Is getting sexual freedom the only way for women to be free, asks acclaimed actress and filmmaker Nandita Das as she wonders why most women-centric films only touch upon the issue of female sexuality. She says such projects undermine “many struggles that women go through and further panders to the male gaze” in an industry, where she feels murmurs about the #MeToo and Time’s Up movements have been “too low”.
From narrating the trauma of a gang-raped victim in Bawandar or highlighting homosexual relations through a lesbian relationship in Fire or initiating a campaign to embrace dark skin, Nandita has always tried to give voice to women who are fighting for equal rights and acceptance, with her projects. And she hopes to continue with it.
“When a project is submitted, the question is still asked – who is the hero? This will take some time to change. An A-list actress will never have an A-list actor playing opposite her if she’s playing the lead. While the opposite happens all the time,” Nandita said.
“Female actors are still stereotyped in their portrayal as being constantly good-looking (read sexy, if they are young, which they invariably need be) and their career is still much shorter than the male stars, who at 50 can play college boys. Having said that, definitely more and more women are now behind the camera so there is a little more representation and diversity. But still far from being enough,” she added.
The actress asserted that “stories exploring women’s issues are increasing, though every second film is focusing on sexual freedom by showing their sexy bodies and speaking profanity as if this was the only way to be free”.
“It is undermining many struggles that women go through and further panders to the male gaze,” she said, taking a sly dig at Kareena Kapoor Khan’s Veere Di Wedding — a project which garnered a mixed response to the narrative of how women openly talk about their sex lives and hurl abuses. Nandita, whose Manto was the only Indian film in Un Certain Regard category at 71st Cannes Film Festival this year, joined Hollywood stars Kristen Stewart and Jane Fonda among many others in a protest against gender gap at the film fest.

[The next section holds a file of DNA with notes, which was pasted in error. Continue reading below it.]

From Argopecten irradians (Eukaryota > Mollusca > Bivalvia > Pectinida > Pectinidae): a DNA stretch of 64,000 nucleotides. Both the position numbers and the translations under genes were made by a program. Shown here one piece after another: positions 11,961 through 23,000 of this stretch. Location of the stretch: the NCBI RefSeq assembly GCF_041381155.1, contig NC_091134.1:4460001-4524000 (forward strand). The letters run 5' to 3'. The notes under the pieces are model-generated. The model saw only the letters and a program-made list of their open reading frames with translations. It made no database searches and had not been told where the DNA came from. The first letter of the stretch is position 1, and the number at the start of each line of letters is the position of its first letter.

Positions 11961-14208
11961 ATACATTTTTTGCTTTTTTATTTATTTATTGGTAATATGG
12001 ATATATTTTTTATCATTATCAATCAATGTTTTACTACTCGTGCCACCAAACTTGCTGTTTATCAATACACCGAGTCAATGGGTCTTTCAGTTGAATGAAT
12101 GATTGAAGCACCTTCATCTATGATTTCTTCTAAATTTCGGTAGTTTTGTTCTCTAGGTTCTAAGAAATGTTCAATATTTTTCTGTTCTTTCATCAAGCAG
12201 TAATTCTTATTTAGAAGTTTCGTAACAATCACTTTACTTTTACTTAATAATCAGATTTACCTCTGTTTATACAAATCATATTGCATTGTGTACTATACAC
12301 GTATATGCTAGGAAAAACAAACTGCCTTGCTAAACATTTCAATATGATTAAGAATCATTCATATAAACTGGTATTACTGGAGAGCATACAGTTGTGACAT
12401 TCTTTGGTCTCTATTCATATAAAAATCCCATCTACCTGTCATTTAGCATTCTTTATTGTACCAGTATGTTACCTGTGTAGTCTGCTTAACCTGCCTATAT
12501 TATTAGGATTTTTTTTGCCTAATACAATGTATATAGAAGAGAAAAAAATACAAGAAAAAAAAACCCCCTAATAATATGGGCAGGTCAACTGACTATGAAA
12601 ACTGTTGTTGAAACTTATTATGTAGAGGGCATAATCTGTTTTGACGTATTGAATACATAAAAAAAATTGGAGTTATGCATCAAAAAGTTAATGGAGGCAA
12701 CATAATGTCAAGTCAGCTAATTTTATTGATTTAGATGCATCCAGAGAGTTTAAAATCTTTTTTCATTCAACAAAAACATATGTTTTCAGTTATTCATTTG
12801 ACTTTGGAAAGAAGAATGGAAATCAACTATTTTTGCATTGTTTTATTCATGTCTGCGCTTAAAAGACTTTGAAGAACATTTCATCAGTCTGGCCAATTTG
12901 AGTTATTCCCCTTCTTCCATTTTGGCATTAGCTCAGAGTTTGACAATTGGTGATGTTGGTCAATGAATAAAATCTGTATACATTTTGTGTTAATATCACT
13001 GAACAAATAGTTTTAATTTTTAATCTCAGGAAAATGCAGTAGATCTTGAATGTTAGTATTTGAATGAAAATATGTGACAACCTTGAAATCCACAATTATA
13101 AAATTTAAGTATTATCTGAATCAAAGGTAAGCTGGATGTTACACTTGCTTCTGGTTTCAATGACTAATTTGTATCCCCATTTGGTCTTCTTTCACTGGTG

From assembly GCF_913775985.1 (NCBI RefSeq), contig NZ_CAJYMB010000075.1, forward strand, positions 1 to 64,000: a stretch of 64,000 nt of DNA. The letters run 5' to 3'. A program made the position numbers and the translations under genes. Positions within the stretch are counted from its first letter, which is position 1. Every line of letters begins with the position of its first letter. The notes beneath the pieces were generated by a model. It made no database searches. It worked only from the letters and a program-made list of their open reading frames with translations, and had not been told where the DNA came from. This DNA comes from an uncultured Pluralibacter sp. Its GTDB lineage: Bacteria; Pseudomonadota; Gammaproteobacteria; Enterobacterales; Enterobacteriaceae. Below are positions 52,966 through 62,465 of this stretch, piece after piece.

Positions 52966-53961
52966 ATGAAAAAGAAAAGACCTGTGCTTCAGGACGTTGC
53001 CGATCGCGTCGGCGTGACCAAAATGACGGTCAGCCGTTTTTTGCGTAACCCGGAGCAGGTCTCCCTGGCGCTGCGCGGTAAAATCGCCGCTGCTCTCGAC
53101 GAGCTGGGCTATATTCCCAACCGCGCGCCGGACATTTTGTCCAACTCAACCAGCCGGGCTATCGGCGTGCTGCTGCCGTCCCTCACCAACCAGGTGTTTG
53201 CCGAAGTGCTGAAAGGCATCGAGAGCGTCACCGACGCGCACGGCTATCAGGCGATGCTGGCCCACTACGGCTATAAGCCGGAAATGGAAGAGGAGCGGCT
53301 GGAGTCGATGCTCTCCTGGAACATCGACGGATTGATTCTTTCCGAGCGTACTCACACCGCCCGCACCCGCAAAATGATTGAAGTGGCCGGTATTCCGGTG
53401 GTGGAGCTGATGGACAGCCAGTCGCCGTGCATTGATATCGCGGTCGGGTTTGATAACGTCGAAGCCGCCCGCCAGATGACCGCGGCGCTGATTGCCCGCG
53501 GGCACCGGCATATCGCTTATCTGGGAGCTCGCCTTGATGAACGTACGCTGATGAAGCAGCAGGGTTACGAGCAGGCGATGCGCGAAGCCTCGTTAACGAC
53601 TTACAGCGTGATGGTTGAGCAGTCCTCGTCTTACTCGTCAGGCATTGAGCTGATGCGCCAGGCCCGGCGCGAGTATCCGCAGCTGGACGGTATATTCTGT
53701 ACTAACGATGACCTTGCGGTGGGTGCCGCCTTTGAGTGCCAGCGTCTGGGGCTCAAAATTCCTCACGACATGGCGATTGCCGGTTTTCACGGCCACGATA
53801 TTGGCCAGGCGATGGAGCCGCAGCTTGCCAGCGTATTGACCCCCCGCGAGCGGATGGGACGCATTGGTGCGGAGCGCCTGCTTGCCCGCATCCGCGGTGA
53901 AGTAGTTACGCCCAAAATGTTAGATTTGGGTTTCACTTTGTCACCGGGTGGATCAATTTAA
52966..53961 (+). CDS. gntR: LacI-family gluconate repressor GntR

The Firaaq maker says she was “delighted to be part of that five per cent who have had that honour to walk the red carpet, marching along 81 other women”. But she is disappointed that movements like #MeToo and Time’s Up didn’t gain mileage in India, as compared to the West. Such movements pitching for women empowerment has seeped into the West, taking into account how people in powerful positions exploited people entering the industry, resulting in exposure of many, including Harvey Weinstein and Kevin Spacey.
Expressing her opinion on the initiatives, Nandita said: “Some of us hoped the #MeToo and Time’s Up movements would hit Indian shores harder, exposing the open secrets of Bollywood and of every other profession where men have misused their power to harass and assault women. Unfortunately, the murmurs have been too low. The few women who did speak were predictably ostracised. Often abuse was given the colour of being consensual, silencing the ripples, even before they could become a wave.”
“Despite the low murmurs, I hope that we will find a way to be heard. Voices will emerge that will open doors for many more. After all, even in the West, rampant abuse has stayed under the surface for decades, some of the most powerful women had chosen to remain silent. It took a few brave ones to break it.
“The onus needn’t only be on the women to speak up, joining the #MeToo campaign. Our dream for an equal world must be seen collectively, a call to action because the Time’s Up,” added the actress.
At the moment, she is looking forward to the release of Manto, in which she has traced the life of writer Saadat Hasan Manto. Nawazuddin Siddiqui will be seen bringing the character to life.
Manto, co-produced by HP Studios, Filmstoc and Viacom 18 Motion Pictures, is expected to release in India in September.